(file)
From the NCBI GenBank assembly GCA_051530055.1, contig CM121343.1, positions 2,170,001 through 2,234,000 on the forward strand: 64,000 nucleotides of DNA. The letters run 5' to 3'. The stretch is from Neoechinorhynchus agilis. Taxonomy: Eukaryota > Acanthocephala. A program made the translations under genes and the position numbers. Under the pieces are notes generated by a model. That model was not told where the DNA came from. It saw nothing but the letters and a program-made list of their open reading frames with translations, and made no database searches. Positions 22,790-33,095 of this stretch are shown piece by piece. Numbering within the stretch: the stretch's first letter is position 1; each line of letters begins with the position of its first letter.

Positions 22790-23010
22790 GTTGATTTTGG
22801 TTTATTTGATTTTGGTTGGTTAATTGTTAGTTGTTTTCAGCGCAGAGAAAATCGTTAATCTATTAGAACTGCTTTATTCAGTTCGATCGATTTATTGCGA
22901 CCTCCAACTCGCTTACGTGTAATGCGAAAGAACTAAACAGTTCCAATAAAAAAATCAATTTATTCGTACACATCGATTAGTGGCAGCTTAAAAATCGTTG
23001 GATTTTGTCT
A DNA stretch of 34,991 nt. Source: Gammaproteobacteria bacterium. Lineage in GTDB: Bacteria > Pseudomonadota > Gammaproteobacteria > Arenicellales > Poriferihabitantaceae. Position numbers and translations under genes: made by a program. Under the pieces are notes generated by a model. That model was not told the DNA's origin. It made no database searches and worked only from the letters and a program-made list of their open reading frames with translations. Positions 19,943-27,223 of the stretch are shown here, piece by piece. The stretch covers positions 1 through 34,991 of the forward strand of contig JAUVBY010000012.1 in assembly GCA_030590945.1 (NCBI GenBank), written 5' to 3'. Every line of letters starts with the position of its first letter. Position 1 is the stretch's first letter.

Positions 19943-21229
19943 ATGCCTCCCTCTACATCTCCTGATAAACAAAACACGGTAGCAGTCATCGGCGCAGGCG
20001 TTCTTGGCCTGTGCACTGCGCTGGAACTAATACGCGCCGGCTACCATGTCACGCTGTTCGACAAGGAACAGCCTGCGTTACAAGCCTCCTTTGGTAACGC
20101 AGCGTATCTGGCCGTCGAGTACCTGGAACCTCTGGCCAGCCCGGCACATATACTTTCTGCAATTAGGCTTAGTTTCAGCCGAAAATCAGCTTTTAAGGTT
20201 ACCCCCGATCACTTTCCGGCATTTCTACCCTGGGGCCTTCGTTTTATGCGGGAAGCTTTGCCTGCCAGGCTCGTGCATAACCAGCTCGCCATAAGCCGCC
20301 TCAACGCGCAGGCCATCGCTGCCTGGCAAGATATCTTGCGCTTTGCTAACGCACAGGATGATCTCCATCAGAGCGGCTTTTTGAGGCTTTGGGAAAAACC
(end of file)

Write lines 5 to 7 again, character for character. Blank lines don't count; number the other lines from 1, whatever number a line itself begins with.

22901 CCTCCAACTCGCTTACGTGTAATGCGAAAGAACTAAACAGTTCCAATAAAAAAATCAATTTATTCGTACACATCGATTAGTGGCAGCTTAAAAATCGTTG
23001 GATTTTGTCT
A DNA stretch of 34,991 nt. Source: Gammaproteobacteria bacterium. Lineage in GTDB: Bacteria > Pseudomonadota > Gammaproteobacteria > Arenicellales > Poriferihabitantaceae. Position numbers and translations under genes: made by a program. Under the pieces are notes generated by a model. That model was not told the DNA's origin. It made no database searches and worked only from the letters and a program-made list of their open reading frames with translations. Positions 19,943-27,223 of the stretch are shown here, piece by piece. The stretch covers positions 1 through 34,991 of the forward strand of contig JAUVBY010000012.1 in assembly GCA_030590945.1 (NCBI GenBank), written 5' to 3'. Every line of letters starts with the position of its first letter. Position 1 is the stretch's first letter.